Some housekeeping

IMG_5073I’m always on the lookout for simple ways of making this blog a bit more interactive without compromising its security, and so for the past 24 hours I’ve been beating my head against a wall of techie talk and failing to get a contact form to work. If, by any chance you used the form to contact me during any of its iterations since yesterday evening, then I’m sorry but your message is out there in limbo.

I’m aware that some readers have made comments or asked questions that aren’t specifically connected to a posting – which means they go directly to the spam filter. Given that (if I catch them in time) many of these comments have been very nice it’s a shame that I’m not able to respond, and it probably feels a bit churlish if you’ve taken the trouble to write. I can’t see any way of getting back except through public comments on the blog – which may not always be appropriate. If I just put my private email address up I’ll drown in spam – see the dilemma?

So I’ll keep trying to set up something that’s both interactive and secure for all of us, and the only way I can do that is to master a language that’s so obscure it makes the Athenasian Creed look simple. It seems that the blogosphere is a bit like the wild west – there are a lot of hucksters and snake oil sales reps out there. In answer to one of the anonymous questions, no I can’t give much help on technical issues because my usual way of dealing with them is to keep going round in circles uttering threats and curses until I finally (and accidentally) press the right button – at which point I slam down the lid and get on with the writing. Meanwhile I’ve removed the offending form so I can get on with what I really enjoy.

How about raw rhubarb in a salad?

IMG_5267There aren’t many occasions when we eat out when I don’t come home with an idea to try out. I must confess I’d never even thought of eating rhubarb raw before we were offered it in a mixed salad at the Lost Gardens of Heligan.  To be fair it was just one ingredient but it tasted pretty good – I just had no idea whether it had been prepared in some way. My first thought was that it could have been fridge pickled, but it’s already pretty sour and so I experimented this morning by chopping the rhubarb into chunks and pouring over it a boiling mixture of water, raspberry vinegar (home made) and a little salt – and then allowing it to cool completely. I tasted it and it still seemed to need a little sweetness, so I stirred in a tablespoon of undiluted rasperry vinegar. It tasted very good and would add a tart component to any mixed salad.  My guess is that it would be even better using early season forced rhubarb but this year we relocated all our plants on the allotment and so forcing was out of the question.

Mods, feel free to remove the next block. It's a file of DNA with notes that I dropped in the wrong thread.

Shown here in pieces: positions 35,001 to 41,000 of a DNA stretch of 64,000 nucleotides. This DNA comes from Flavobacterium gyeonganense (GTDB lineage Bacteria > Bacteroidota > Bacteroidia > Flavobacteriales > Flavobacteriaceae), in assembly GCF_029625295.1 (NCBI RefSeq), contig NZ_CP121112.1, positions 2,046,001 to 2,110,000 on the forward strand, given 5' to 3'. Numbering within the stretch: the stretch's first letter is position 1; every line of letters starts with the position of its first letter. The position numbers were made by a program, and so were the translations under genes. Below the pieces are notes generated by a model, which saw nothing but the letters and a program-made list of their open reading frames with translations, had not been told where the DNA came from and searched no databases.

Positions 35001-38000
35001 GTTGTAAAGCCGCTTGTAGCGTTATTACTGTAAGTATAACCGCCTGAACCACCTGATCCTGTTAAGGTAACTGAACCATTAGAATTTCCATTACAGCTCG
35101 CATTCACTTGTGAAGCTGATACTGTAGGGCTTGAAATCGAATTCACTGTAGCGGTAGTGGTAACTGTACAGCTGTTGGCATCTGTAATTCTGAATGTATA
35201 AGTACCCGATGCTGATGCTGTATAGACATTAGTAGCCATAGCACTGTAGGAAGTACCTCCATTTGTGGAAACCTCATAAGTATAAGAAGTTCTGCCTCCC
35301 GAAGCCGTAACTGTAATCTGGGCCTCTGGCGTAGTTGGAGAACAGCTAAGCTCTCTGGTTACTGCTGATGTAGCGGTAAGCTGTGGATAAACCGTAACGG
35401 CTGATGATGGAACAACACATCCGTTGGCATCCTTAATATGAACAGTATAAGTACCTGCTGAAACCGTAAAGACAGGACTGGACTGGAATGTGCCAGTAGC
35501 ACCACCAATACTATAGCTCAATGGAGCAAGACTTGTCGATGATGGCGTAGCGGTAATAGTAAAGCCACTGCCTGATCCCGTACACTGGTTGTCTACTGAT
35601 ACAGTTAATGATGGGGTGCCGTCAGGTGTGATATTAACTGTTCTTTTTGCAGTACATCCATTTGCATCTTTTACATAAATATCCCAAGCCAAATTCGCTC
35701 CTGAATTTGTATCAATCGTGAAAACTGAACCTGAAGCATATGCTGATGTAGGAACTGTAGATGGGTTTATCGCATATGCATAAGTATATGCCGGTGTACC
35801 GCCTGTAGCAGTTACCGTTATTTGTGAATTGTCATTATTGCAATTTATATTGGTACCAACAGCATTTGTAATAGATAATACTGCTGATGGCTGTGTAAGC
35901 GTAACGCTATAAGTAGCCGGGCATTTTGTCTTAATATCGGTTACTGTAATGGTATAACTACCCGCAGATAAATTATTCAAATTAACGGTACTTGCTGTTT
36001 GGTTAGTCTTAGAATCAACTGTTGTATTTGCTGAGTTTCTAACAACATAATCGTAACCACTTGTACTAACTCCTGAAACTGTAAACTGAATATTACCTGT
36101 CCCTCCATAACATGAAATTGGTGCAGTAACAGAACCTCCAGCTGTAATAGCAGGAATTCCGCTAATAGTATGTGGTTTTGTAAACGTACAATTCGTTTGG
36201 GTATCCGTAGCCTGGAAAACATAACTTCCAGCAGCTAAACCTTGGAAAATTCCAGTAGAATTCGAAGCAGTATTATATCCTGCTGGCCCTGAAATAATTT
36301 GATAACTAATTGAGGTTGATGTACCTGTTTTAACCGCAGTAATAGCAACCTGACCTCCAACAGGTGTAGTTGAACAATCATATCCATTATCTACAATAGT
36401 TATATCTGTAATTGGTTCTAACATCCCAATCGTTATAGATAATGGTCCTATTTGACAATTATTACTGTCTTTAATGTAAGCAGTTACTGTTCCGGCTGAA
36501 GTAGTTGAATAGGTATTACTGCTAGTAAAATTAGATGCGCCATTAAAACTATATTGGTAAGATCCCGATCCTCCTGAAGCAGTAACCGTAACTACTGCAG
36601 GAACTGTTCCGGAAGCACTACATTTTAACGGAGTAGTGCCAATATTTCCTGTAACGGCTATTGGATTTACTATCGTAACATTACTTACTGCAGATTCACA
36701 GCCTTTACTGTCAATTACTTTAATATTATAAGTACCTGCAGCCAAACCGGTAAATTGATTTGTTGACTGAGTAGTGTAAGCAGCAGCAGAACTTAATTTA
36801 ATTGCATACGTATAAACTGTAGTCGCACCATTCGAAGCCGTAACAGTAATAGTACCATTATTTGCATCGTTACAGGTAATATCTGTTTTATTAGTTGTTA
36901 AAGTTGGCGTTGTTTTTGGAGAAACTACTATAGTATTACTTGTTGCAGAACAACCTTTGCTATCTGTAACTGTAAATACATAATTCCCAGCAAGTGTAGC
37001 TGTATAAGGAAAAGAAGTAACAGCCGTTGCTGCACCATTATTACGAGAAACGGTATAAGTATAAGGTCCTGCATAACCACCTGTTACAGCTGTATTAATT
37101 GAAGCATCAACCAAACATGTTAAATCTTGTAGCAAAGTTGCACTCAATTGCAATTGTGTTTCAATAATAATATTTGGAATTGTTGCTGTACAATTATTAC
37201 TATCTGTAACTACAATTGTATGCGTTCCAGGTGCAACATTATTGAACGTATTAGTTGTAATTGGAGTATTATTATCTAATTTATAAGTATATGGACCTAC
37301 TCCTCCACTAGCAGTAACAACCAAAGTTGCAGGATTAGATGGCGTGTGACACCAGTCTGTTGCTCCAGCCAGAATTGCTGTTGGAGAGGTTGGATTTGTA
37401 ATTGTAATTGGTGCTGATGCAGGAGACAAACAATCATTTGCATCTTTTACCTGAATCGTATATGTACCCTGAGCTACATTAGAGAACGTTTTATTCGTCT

IMG_5268Back in the flat, the chillies, peppers and aubergines have all left the propagators and are sitting in the south facing windows waiting for the temperature outside to allow them into the cold greenhouse. They’ve been replaced by the whole second wave of tender seedlings and so this begins the period when we can’t close any of the shutters and every available inch of floor space is in use.

Up at the allotment it was mostly routine stuff – not least mending a puncture on the wheelbarrow caused by a gooseberry pruning on the path. But I love it just pottering around and doing a bit of hand weeding or hoeing.

One of our big discoveries this year has been the variety of basil varieties available  as seed.  So far we’ve tried two, and now we’ve ordered two more and maybe we’ll try another later in the season.  Allotmenteering isn’t free or even cheap and I couldn’t put my hand on my heart and say that we save money against supermarket prices. I was in Lidl today buying the cheapest possible beer for our slug traps, and I was amazed at how cheap their vegetables were. They were certainly flying off the shelves but I wondered what the human and environmental cost of production would be. On the allotment we may spend more on our veg, but we know exactly what’s gone into their production, they taste better than anything you could buy, they’re fresher than anything you could buy and we get to choose exactly the varieties we prefer. We’ll  have five mints – all quite different, and now four basils, three thymes and so it goes on. We can grow for flavour and the final bonus is the exercise and sheer joyfulness of growing things.

Tonight we ate what will probably be the last picking of our purple sprouting broccoli, but we’re still picking chard and true spinach.  This is the real beginning of the hungry gap for us, but the allotment is full of growing crops and the hotbed is giving us an abundance of salad leaves, spring onions and radishes. It won’t be very long before our container potatoes give us a small crop and the broad beans are at the point of setting pods.  We shan’t actually go hungry of course, and we’ve got loads of preserved and frozen tomato sauces so pasta dishes will probably be featuring largely, along with the frozen borlotti beans.